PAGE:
Against the ‘normatively monolithic’ contemporary conception of suicide as primarily a question of mental health, this paper will attempt to trace an alternative tradition in literature and philosophy according to which the act involves what Maurice Blanchot calls an ‘exceptional affirmation’. By taking one’s life, Jean Baechler argues, the individual ‘proclaims’ his or her ‘autonomy and sovereignty’; the suicide ‘decides for itself in its full sovereignty’, Jean Améry declares; for Anthony Giddens, the act involves a ‘grasping toward omnipotence’. As such, suicide can be considered constitutively subversive of established order since it contests, in an absolute sense, the rights of others and of institutions over the individual. What Jacques Derrida calls the ‘death that one gives oneself sovereignly’, can be conceived of as a fundamental resistance to theological, legal, and political power, as the subject’s refusal of the supremacy of church and state by its removal from their legislative realms, and as an appropriation of their powers to itself in a gesture of ‘phantasmatic mastery’. In this tradition, the body is used as a paradoxical instrument of political opposition: suicide is seen as a form of resistance to authority, but one that, in destroying the agent of resistance, also paradoxically serves power. In Michel Foucault’s terms, suicide operates ‘at the borders and in the interstices of power that [is] exercised over life’.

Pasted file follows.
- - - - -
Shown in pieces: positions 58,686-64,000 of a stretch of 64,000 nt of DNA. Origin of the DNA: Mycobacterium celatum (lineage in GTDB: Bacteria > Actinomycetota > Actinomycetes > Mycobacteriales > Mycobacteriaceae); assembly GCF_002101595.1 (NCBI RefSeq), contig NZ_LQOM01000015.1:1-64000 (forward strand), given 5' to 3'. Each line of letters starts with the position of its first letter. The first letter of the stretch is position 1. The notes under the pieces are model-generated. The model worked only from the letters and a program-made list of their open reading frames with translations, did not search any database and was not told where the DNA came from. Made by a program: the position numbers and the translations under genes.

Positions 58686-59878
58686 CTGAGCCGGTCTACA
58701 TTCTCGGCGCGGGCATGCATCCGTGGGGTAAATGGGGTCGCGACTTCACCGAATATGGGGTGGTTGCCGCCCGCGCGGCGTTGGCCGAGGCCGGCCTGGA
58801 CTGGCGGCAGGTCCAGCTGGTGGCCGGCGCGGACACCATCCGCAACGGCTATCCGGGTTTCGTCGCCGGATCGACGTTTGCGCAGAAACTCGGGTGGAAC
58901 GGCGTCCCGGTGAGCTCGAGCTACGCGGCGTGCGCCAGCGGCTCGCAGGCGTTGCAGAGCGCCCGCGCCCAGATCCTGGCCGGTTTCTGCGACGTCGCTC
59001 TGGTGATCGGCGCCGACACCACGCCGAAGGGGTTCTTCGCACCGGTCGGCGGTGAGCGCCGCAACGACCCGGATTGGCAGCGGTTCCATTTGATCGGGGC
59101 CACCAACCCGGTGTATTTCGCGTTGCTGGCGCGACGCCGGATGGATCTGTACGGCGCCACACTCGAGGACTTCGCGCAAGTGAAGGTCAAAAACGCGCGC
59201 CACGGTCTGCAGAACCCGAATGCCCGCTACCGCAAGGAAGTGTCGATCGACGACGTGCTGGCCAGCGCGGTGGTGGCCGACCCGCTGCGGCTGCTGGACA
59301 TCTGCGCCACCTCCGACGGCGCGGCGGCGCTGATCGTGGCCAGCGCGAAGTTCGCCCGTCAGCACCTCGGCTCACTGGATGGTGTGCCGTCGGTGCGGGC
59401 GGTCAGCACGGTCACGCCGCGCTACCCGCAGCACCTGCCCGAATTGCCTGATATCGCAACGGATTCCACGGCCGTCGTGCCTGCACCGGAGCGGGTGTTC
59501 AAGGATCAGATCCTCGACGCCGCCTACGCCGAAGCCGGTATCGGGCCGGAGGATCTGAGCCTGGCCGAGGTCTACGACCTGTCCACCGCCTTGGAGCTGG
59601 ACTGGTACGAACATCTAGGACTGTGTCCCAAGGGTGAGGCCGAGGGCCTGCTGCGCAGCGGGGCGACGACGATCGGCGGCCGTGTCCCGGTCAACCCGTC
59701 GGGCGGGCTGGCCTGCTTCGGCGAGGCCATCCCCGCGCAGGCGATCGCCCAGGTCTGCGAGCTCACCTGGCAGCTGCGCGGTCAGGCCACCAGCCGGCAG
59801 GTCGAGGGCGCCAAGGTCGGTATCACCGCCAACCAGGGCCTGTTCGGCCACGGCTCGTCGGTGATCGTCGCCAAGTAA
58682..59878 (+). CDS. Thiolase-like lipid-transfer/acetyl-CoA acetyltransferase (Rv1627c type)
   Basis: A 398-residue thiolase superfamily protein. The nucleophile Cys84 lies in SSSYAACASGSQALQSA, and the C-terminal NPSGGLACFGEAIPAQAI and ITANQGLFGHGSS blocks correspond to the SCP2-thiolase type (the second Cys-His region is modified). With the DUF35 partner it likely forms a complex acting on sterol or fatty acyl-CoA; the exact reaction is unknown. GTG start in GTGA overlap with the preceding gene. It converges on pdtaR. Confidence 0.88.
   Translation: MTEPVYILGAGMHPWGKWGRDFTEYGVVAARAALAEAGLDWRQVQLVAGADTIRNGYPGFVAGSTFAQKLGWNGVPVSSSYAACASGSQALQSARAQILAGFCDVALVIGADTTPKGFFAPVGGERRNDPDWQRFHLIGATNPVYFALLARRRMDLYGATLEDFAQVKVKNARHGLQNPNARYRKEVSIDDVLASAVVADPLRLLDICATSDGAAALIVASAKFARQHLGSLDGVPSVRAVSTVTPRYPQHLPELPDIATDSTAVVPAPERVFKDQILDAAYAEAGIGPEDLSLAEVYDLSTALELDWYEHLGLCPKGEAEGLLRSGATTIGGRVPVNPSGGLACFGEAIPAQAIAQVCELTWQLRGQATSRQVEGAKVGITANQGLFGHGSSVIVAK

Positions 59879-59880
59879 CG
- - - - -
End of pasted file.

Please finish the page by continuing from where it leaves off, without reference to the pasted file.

As the institution that, in Derrida’s formulation, ‘allows one to say everything, in every way’, literature may be said to invoke suicide without either advocating or simply rejecting or condemning the act. Located in the interstices of law, ethics, and medicine, literature engages fully with questions of responsibility and agency that are insistently raised by the act of suicide – an act that features as a pervasive concern and key narrative crux in the literary tradition from Hamlet to Infinite Jest and beyond.